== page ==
Cincinnati Reds Joey Votto Changing His Batting Approach

Seemingly out of nowhere, Cincinnati Reds first baseman Joey Votto bursted onto the scene. No pitcher could get him out. No manager could game plan for him. He was a stubbornly patient hitter who got better the more strikes he had against him. If you made a mistake, he would crush the ball. If you thought you made a good pitch, well, he would usually crush that, too.

He was an all-around hitter. Most of his hits landed in left field (opposite field) and he hit doubles as well as he hit home runs. It’s as if he was the text book definition of a number 3 hitter in the line-up. His efforts landed him the NL MVP in 2010 and he became the face of the #Reds franchise.

Mandatory Credit: Charles LeClaire-USA TODAY Sports

The next year, however, he suffered an injury. While rehabbing, Cincinnati had no trouble picking up the slack, winning games in his absence. Once he returned, the ultra-patient first baseman somehow became even more patient. The slugger seemed to be less concerned with hitting home runs, and more concerned with simply getting on base.

Should Joey Votto be moved from 3rd in the line-up?

Nobody is suggesting that Joey Votto’s power is suddenly gone. We all know home runs are still in his future. But with the injury, Votto seemed to change his batting approach. He’s always had a healthy balance of power and patience but post-injury Votto has embraced the on-base part of his offense more.

With Joey hitting third in the line-up over fourth, the difference is not as noticeable. It’s not as if he went from “nothing but home runs” to “nothing but walks.” But for someone who could slug with the best of them, his concern with reaching 1st base is astonishing. Votto is no longer focused on pounding the ball off the outfield wall.

Mandatory Credit: Benny Sieu-USA TODAY Sports

If a ball is outside of the zone, Votto will watch it every time, even if he can hit it. His philosophy is simple: “If it’s not a strike, it’s a ball. And if I get 4 balls, I will reach base.”

You can tell in his numbers that his philosophy has changed. Votto had 37 home runs in 2010 and 24 in 2013. His walks difference speaks volumes. In 2010, he had 91. Last year? 135. His RBI numbers also speak to the change: 113 in 2010 while only 73 last season. His slugging percentage was at its lowest, going from .600 in 2010 to .491 during the last campaign.

For fans of the team, there was initial concern with the lack of power from Votto’s bat after returning from injury. There’s still a bit of wondering. But I don’t think it comes from his lack of power. It comes from his approach. Votto has the mind-set of a lead-off hitter and not one of a power hitter.

I’m not saying this should be alarming going forward. But maybe Bryan Price needs to re-evaluate Votto’s place in the batting order. The pre-injury Votto fit perfectly in the 3-hole. But now? Maybe the older and wiser Joey Votto sees the value in a man on base over a ball hit in the left field bleachers. And maybe Price will see the value in Votto as a 2 hitter over a 3 hitter.

Topics: Cincinnati Reds

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  • RobinGood

    You should really read “The book” to get an understanding of why all the points you’ve made are of no importance. Lineup spots should in no way influence how you hit except for maybe the leadoff spot, but that’s more because of psychological reasons. The notion that a number 3 hitter is the best hitter on the team is outdated and completely futile if you consider that some teams even play their best hitter on the number 4 spot. For a number of reasons the best hitter on a team should hit 2nd. I really feel the need to educate you on this subject, but instead of me, fangraphs and other sites should be your teacher (see in the bottom)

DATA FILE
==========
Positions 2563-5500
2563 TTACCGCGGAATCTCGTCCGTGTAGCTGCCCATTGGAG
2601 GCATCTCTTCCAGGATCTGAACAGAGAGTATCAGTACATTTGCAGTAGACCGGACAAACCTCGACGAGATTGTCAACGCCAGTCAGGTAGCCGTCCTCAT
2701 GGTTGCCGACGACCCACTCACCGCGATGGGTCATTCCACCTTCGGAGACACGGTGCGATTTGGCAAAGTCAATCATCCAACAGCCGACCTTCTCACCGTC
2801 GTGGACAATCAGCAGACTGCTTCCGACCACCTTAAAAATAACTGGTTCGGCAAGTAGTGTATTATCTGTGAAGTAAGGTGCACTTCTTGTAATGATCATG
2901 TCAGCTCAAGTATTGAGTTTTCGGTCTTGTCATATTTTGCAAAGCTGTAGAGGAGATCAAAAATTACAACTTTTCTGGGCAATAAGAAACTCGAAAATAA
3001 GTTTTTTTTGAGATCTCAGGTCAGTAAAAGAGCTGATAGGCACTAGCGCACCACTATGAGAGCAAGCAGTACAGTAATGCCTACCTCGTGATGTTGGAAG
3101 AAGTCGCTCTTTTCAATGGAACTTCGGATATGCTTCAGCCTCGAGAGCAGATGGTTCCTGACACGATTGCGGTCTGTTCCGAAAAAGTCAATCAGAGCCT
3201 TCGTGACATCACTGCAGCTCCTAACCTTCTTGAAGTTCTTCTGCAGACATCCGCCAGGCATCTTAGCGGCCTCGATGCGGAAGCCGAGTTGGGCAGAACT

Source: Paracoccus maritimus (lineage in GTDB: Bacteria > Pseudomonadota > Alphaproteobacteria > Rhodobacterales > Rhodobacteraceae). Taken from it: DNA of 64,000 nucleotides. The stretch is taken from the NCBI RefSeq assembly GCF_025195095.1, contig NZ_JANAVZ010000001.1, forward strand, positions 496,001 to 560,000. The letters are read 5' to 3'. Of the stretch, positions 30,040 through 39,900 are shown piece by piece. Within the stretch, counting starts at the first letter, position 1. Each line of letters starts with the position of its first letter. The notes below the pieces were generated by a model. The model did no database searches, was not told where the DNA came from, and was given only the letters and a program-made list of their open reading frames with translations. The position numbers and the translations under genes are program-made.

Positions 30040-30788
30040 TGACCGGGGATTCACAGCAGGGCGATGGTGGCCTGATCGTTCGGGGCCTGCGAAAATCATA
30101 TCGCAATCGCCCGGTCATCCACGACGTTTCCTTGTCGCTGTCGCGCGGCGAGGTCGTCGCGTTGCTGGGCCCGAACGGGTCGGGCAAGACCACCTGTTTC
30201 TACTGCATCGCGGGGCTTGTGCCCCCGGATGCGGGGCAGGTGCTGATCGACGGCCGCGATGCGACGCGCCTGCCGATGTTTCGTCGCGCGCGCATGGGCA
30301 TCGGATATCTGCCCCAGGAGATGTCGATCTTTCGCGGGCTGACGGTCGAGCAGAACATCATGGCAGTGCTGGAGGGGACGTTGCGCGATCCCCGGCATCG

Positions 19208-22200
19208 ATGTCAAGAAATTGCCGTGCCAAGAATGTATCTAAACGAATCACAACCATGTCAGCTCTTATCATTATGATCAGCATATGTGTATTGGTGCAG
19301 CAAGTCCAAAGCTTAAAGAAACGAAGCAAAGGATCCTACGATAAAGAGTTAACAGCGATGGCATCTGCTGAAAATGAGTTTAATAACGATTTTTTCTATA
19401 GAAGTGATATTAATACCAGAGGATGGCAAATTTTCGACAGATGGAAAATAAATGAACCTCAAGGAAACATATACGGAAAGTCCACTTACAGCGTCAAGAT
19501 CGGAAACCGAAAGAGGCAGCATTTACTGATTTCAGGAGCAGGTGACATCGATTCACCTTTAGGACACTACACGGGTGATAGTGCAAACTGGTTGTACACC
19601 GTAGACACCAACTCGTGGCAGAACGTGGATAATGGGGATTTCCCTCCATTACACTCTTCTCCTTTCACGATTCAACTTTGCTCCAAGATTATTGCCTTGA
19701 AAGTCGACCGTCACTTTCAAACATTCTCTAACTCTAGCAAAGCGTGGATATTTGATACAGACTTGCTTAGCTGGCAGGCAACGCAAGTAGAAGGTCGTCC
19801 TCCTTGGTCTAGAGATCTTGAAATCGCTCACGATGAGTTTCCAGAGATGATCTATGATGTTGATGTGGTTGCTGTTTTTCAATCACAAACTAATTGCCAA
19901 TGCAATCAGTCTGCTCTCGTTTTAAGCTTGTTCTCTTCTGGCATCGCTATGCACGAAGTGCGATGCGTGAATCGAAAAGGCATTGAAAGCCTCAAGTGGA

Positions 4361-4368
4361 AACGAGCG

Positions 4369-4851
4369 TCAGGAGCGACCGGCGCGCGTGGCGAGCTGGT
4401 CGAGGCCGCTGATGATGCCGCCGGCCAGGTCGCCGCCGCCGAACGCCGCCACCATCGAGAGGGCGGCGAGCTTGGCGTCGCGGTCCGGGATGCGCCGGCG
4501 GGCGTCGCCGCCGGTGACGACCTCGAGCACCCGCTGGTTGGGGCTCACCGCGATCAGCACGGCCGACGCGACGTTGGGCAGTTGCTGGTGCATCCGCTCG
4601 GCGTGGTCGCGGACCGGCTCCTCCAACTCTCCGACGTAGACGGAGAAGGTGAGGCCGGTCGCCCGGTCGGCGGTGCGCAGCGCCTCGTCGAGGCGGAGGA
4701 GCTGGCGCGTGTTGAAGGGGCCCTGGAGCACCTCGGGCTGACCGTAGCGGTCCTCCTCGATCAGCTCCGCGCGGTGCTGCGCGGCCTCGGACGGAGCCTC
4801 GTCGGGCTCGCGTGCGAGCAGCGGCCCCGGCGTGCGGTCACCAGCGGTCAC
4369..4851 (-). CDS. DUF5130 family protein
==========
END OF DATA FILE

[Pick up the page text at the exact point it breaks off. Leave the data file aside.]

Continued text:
Additionally, Votto himself stated that his 2012 season pre-injury was the best he felt in his career and nobody complained about ridiculous statistics such as RBI back then. If Votto would be able to hit 5 more dingers for a decrease of .10 points of OBP, he stated he would do it. It is however not as easy as one might imagine and hitting outside pitches that you describe as hittable is a paradox in itself. There is no such thing as a sure-fire pitch out of the zone.

    Please do not take it personal, but there is evidence against everything you’ve mentioned in your article. I will therefore happily provide you some links that should help you understand baseball better.

    http://www.hardballtimes.com/main/article/constructing-lineups/
    http://www.beyondtheboxscore.com/2009/3/17/795946/optimizing-your-lineup-by

    http://www.fangraphs.com/blogs/joey-votto-on-hitting/
    http://www.fangraphs.com/blogs/joey-votto-run-producer/

  • Tyler West

    Thanks for reading and commenting. An article in sports illustrated that argued Joey Votto batting 3rd in the line-up was a bad idea inspired this article. I suppose the author of that article should read those links too. ;)

    • RobinGood

      So the SI article stated that batting Votto 3rd is a bad idea? Then the article is right. Care to send me a link?

  • Bill Hedges

    Not trying to change the subject (i.e. from hitting to pitching to perhaps catching/calling the game); but, I absolutely love Robin’s line “There is no such thing as a sure-fire pitch out of the zone.” Wish I’d said it first but then I would have probably over-used it everytime a Reds reliever came in during the 7th/8th inning:) I’d be interested in Joey’s take on “pitching to contact.”

  • Tyler West

    http://sportsillustrated.cnn.com/vault/article/magazine/MAG1207736/index.htm

    While their argument goes in a different direction, they still argue for Votto batting 2nd. Obviously my argument isn’t the same as theirs, for the sake of wanting to have an original thought.

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